S&P 500 at 1,715 by year’s end, but we need more cowbell: J.P. Morgan May 17
J.P. Morgan strategists have lifted their year-end target on the S&P 500 SPX +0.61% to 1,715 from 1,580 based on a better bull market than they expected.
In a note dated May 16, portfolio strategists Thomas Lee and Katherine Khor rationalize the 65-point upgrade by saying this bull market is nearing history — “the average gain in the fifth year of a bull market is 19% (implies 1,719).” They admit that the timing of the call is “not ideal as equity prices hover near highs,” but also don’t think investors should be cutting back.
And here’s where they think that cowbell could be clanging a little louder.
“To be incrementally constructive on equities, investors ultimately have to expect stronger economic growth — at least compared to consensus expectations. In our recent conversations with investors, consensus seems to have difficulty imagining the U.S. economy accelerating given the headwinds out of Europe, China, high unemployment in the U.S. and the negative signals from the downturn in commodities. There are clues growth is likely strengthening. Consider the outperformance of semiconductors and transports year-to-date. Or the steepening of the 10-year vs. the 30-year yield curve. In our view, these historically have been reliable market indicators of improving growth."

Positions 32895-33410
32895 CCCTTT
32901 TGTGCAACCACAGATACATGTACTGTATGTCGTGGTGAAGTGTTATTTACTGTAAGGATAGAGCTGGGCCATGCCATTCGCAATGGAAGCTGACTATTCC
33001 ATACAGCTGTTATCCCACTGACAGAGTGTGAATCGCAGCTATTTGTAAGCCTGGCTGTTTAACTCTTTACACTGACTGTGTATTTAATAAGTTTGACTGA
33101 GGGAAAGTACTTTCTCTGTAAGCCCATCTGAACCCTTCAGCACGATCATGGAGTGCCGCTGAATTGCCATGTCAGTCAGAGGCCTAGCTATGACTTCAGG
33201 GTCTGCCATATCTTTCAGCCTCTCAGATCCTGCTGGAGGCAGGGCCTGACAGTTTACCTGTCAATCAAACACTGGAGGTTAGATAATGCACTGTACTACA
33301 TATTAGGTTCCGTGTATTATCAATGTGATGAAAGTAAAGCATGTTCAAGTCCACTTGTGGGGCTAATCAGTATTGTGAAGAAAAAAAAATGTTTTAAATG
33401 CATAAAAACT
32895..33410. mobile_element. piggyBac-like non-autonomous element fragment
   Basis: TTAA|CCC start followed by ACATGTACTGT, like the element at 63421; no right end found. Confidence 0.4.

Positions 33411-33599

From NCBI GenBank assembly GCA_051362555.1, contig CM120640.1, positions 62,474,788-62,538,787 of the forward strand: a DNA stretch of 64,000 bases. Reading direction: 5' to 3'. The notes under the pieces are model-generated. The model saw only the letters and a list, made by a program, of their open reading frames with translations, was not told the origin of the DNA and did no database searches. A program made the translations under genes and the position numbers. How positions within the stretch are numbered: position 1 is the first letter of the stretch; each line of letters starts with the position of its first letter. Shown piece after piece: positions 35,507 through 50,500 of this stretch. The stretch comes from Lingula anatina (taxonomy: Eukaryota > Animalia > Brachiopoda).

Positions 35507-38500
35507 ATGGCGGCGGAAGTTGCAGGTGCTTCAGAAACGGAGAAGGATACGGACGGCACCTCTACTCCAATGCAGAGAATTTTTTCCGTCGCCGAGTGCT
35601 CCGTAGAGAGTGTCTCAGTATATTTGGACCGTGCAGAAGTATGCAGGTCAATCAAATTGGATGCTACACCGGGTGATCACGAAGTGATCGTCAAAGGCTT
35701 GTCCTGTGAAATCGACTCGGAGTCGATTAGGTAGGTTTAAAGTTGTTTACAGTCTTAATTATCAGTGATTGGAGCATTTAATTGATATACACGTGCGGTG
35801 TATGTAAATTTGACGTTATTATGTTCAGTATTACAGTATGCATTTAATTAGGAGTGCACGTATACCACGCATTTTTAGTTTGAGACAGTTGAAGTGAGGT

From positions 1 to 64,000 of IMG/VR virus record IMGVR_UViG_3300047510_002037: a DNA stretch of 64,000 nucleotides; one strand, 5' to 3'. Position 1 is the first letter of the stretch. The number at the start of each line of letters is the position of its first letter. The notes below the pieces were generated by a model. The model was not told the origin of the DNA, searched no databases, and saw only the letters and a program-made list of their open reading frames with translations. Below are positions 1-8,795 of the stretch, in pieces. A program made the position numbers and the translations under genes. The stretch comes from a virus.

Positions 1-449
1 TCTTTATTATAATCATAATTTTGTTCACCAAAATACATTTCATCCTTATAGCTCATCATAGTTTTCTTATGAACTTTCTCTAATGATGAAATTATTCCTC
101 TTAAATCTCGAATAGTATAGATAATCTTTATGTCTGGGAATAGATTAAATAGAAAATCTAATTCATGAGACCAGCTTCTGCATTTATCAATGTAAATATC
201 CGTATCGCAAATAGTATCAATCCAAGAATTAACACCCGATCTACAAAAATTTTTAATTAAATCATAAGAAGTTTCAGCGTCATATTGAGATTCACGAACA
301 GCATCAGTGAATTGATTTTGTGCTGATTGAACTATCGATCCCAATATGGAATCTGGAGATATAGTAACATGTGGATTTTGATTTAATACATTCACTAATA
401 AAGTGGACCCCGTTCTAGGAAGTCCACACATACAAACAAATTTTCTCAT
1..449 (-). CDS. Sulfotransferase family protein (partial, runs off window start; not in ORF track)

While consumer wealth has recovered back to levels of 2006, consumers aren’t spending. They estimate that wealth metric will rise $9 trillion between the start of 2012 and the end of this year, the biggest two-year increase in more than a decade.
Consumer purchases of durables stands at 8% of GDP, a level matching the troughs seen in 1982, when we had double-digit inflation and double-digit unemployment. Clearly consumers today are cautious, but we believe that if markets sustain these gains, spending will rise next year, bolstering the growth improvement outlook.”
So what could go wrong? A market that loses confidence in the Fed. That could manifest itself in a selloff of yield assets due to fears the Fed will taper its asset program, or if markets begin to “smell inflation,” causing rates to rise even if the Fed keeps on buying bonds. In either case, this will hurt the “bond trade” in equities (i.e. defensives) and create a headwind for equity prices, say Lee and Khor.
But for investors who are game, J.P. Morgan throws in some sector recommendations, saying risk reward is “particularly attractive” in technology, healthcare and financials. Technology represents 27 points of that upgrade to their year-end S&P 500 target, and they say the sector trades at an “unjustified” 13 times discount to the S&P 500. And that’s not just Apple’s AAPL +0.16% fault, they say, as many of the large-cap technology stocks are trading at single-digit price-earnings.